Utah toddler rescued from wrecked car after 14 hours in river (+video)
A fisherman discovered the car on its top in the Spanish Fork River about 12:30 p.m. Saturday in Spanish Fork, about 50 miles south of Salt Lake City, police said.
Sammy Jo Hester, The Daily Herald/AP
Spanish Fork, Utah
An 18-month-old girl whose mother crashed their car into a Utah river survived hanging upside down in a car seat for some 14 hours in freezing temperatures before a fisherman found her, authorities said.
The mother, 25-year-old Lynn Groesbeck of Springville, was found dead in the car, and her daughter Lily Groesbeck was in critical but stable condition at a Salt Lake City hospital, police said Sunday.
"She is doing remarkably well considering the circumstance. The doctors have been hopeful so far," the mother's sister, Jill Sanderson, told KSL-TV of Salt Lake City on Sunday. "We would like to express our appreciation to the Spanish Fork rescue team for saving the baby's life."
The fisherman discovered the car on its top in the Spanish Fork River about 12:30 p.m. Saturday in Spanish Fork, about 50 miles south of Salt Lake City, police Lt. Matt Johnson said.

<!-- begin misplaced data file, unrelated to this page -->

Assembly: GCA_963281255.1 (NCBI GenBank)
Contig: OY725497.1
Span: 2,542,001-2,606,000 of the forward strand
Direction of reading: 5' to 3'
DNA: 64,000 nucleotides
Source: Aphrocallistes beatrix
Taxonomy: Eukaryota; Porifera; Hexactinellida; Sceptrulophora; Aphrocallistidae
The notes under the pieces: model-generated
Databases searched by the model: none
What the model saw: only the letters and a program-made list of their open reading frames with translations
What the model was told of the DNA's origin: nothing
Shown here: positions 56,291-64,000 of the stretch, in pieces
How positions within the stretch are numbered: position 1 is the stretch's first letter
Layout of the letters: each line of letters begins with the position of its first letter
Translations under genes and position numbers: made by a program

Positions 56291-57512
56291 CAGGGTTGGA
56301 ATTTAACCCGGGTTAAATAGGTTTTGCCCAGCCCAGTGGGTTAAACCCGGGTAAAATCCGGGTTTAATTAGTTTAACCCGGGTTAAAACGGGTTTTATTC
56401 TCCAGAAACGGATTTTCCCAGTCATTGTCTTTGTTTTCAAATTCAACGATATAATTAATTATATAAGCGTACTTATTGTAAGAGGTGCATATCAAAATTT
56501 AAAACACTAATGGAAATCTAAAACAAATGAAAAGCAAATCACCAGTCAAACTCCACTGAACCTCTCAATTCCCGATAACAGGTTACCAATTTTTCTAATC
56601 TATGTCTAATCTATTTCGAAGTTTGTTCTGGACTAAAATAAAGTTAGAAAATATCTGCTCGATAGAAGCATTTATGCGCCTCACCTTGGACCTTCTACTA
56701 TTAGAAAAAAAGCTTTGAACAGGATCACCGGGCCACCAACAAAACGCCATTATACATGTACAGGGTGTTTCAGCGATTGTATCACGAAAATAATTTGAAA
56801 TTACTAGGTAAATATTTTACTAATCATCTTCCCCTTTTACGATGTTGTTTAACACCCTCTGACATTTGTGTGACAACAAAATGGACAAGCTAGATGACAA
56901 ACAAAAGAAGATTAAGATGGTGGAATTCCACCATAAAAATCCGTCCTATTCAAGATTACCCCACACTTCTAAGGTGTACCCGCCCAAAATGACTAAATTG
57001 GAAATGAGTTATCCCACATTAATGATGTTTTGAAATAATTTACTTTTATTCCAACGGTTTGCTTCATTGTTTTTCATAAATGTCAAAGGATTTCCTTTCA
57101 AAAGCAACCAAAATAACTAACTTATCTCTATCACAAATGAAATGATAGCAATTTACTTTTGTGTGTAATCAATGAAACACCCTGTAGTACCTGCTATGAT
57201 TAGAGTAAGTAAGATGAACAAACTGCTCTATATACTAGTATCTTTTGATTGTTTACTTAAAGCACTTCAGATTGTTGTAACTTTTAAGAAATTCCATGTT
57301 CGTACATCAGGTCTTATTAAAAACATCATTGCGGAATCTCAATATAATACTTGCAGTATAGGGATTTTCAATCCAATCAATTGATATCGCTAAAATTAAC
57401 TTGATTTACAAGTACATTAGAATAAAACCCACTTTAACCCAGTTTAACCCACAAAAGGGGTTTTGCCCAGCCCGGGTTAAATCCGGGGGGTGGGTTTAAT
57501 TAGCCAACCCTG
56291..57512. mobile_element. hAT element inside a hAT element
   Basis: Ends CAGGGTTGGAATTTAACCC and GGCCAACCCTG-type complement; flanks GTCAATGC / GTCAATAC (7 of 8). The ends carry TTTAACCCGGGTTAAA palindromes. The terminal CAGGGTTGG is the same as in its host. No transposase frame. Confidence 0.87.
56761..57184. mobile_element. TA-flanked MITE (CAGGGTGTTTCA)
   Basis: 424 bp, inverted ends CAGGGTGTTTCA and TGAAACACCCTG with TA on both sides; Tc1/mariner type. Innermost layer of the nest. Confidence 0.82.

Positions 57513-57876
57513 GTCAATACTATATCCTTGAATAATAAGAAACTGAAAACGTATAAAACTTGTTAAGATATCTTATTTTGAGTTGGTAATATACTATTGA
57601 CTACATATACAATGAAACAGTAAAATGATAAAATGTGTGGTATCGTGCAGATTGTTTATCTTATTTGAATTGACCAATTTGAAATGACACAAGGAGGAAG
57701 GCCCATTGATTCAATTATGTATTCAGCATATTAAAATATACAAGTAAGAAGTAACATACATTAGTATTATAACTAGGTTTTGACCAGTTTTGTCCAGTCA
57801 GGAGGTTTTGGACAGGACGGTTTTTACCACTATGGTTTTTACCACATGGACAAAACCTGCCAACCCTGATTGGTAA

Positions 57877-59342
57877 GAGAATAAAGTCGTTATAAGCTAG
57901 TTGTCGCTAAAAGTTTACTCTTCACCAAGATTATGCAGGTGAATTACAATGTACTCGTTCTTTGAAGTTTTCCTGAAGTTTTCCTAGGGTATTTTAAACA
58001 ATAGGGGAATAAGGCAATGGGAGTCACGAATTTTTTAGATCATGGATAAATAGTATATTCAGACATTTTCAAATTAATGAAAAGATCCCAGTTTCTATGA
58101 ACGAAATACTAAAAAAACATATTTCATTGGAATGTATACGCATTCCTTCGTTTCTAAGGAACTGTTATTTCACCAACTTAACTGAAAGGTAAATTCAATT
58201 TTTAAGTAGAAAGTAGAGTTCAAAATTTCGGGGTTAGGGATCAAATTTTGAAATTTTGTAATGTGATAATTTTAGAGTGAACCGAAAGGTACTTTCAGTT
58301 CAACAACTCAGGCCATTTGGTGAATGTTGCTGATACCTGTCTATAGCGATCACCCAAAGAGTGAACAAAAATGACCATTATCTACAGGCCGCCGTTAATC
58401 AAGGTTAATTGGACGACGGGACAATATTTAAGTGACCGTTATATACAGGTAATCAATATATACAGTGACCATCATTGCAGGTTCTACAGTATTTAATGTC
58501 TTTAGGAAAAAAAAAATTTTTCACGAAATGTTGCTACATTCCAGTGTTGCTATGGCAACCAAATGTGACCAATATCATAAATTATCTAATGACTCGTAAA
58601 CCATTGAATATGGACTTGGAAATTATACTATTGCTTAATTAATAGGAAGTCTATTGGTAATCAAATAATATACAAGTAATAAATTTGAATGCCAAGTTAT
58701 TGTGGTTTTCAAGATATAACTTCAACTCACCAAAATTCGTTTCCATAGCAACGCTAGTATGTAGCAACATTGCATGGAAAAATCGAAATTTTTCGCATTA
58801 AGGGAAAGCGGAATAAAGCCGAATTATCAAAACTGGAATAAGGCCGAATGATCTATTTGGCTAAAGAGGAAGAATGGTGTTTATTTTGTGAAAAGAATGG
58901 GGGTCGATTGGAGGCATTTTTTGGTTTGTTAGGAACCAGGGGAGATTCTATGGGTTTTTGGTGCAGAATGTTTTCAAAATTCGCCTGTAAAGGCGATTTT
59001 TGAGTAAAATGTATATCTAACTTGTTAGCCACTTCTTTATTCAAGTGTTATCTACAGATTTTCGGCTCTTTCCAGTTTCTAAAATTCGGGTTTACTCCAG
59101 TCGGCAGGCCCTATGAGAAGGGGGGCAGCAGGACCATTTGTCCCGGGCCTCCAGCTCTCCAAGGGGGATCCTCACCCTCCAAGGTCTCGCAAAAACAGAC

Investigators believe the wreck occurred about 10:30 p.m. Friday, when a resident near the accident scene reported hearing a noise, Johnson said. The resident could not find anything unusual when checking the area.
The girl was found hanging upside down above the river that flowed through the car, and the water never reached high enough to touch her, Johnson told the Deseret News newspaper. Her mother was found in the driver's seat.
The car struck a cement barrier on the bridge and careened into the river, investigators said. It landed under the bridge and was difficult to see from the road. Police are not sure why the car left the road, and the Utah Highway Patrol is assisting in the accident investigation.
Family members told police that Lynn Groesbeck left her parents' nearby home in Salem about 10 p.m. Friday and was heading to her home near Provo when the crash occurred.
She was enrolled at Provo College with a goal of becoming a medical assistant, Sanderson said, and had lived in the Provo area her entire life.
"She was very compassionate and a very loving person and always willing to bend over backwards for her loved ones," Sanderson told KSL. "Her baby was the love of her life. She was an amazing mother."
Three police officers and four firefighters who entered the river to push the car on its side and rescue the girl were treated for hypothermia at a hospital and released.
The temperature dipped to the low- to mid-30s overnight while the girl was trapped in the car.
Police said they wouldn't release further details Sunday unless the girl's condition changes.